You could employ a Kong stuffed with something nice for them to get out, not only tasty for them but also mentally stimulating as they have to get it out. You could hide small tasty morsels around the house or garden for them to find, start with things easy to find and gradually make it harder (your dog will enjoy this), I still do these things with my dog at 12 years old and he still loves it. Do not over do the hunting for food/treats though as you do not want to end up with a fat dog. If you do use lots of kongs with hard to get out fillings, say for a dog with anxiety issues, or just give treats too much, then cut down their meals appropriately.
You can employ the use of a ball, Frisbee or other to help with the exercise but try not to let your dog become obsessive about one form of exercise only as other problems may manifest. You can use a tug of some description for a tug of war and you can let them win sometimes, just make sure that play does not become too rough or frenzied in respect of your dogs behaviour; especially if a terrier type or any with aggression/social problems as you may be unwittingly reinforcing the unwanted behaviour or bring it out in your dog; you should seek help here if you have these problems anyway.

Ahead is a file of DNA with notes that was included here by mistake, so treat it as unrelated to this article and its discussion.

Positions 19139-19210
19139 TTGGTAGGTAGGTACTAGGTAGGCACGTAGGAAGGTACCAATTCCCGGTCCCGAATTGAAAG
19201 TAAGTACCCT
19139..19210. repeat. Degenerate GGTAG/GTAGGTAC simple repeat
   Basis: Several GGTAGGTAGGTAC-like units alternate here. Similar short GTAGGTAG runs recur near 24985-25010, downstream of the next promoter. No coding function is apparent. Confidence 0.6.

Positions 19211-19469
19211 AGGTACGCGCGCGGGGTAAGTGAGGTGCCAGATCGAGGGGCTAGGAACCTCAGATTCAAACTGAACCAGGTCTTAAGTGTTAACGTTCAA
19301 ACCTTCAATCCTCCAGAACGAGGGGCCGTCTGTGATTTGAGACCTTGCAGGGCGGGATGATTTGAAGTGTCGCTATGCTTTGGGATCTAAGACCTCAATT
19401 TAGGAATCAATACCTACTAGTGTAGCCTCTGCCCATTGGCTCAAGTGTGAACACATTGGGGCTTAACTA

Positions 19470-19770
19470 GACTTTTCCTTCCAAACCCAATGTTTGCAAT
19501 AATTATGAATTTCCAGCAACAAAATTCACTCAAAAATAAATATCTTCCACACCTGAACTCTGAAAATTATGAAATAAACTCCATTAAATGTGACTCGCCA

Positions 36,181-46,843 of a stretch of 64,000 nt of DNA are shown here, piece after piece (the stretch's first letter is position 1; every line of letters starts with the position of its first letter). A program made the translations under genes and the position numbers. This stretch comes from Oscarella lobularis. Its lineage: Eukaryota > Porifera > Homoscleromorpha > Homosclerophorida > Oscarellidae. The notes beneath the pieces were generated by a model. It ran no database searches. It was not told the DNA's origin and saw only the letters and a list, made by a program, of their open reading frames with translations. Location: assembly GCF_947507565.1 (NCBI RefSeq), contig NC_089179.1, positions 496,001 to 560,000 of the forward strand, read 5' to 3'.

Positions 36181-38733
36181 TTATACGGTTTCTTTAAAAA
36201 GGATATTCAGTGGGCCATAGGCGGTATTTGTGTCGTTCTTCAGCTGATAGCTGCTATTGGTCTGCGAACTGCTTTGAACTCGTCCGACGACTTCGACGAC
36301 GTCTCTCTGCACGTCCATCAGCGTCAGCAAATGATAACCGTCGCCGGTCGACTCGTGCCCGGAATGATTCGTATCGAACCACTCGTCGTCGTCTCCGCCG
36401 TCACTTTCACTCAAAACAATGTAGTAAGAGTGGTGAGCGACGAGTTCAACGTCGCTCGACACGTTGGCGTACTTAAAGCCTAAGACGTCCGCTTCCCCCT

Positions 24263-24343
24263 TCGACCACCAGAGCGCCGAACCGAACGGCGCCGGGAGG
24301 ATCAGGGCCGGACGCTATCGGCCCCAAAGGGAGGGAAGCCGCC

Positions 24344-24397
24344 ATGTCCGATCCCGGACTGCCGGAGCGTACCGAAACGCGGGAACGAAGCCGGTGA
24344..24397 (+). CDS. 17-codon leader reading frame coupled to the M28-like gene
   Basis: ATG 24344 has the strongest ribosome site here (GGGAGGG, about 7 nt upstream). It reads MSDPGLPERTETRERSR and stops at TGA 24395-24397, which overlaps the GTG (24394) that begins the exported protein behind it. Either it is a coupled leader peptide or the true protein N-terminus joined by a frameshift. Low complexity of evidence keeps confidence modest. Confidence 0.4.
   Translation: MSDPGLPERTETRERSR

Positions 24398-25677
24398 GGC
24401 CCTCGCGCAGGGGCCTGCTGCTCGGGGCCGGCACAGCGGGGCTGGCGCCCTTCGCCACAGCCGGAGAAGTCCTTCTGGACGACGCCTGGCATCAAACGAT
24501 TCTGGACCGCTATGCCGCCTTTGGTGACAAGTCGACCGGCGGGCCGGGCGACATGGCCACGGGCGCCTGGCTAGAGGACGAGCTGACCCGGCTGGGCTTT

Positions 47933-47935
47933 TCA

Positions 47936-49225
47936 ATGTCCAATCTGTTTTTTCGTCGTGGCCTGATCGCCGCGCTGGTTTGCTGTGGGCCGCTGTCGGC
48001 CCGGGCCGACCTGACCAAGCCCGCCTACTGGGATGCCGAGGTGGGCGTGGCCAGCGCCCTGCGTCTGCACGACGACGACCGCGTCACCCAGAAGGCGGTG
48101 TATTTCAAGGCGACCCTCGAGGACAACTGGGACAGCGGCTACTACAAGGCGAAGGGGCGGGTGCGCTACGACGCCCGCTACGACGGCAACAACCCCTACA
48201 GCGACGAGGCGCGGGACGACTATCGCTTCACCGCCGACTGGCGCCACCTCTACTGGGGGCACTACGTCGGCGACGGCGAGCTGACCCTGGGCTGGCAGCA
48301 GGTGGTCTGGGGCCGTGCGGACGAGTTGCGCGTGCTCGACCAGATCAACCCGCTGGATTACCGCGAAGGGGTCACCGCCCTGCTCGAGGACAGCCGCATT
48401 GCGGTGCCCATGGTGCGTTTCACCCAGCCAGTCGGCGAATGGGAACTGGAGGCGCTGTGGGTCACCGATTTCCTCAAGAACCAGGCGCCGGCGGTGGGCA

You can work on things that you have done at puppy training, regular little training sessions, but keep them short as puppies attention span will be short, five to ten minutes a few times a day would be good. Always try to finish on a good note. Puppies will sleep a lot, they will wake, play and run around for a short time and sleep again, this is normal behaviour.